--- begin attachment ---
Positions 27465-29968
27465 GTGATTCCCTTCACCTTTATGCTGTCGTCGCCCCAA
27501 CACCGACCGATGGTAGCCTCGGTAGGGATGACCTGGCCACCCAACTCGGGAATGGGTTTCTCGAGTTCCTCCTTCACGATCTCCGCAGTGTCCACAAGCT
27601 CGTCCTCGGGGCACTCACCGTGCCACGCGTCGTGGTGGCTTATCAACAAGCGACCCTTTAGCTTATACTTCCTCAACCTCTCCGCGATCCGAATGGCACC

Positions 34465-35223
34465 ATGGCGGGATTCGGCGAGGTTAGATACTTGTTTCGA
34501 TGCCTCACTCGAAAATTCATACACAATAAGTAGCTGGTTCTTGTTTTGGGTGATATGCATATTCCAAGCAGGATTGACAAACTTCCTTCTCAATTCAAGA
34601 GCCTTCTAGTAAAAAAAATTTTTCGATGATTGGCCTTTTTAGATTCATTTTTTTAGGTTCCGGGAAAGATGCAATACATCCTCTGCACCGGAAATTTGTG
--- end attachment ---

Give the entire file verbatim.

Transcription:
Positions 27465-29968
27465 GTGATTCCCTTCACCTTTATGCTGTCGTCGCCCCAA
27501 CACCGACCGATGGTAGCCTCGGTAGGGATGACCTGGCCACCCAACTCGGGAATGGGTTTCTCGAGTTCCTCCTTCACGATCTCCGCAGTGTCCACAAGCT
27601 CGTCCTCGGGGCACTCACCGTGCCACGCGTCGTGGTGGCTTATCAACAAGCGACCCTTTAGCTTATACTTCCTCAACCTCTCCGCGATCCGAATGGCACC

Positions 34465-35223
34465 ATGGCGGGATTCGGCGAGGTTAGATACTTGTTTCGA
34501 TGCCTCACTCGAAAATTCATACACAATAAGTAGCTGGTTCTTGTTTTGGGTGATATGCATATTCCAAGCAGGATTGACAAACTTCCTTCTCAATTCAAGA
34601 GCCTTCTAGTAAAAAAAATTTTTCGATGATTGGCCTTTTTAGATTCATTTTTTTAGGTTCCGGGAAAGATGCAATACATCCTCTGCACCGGAAATTTGTG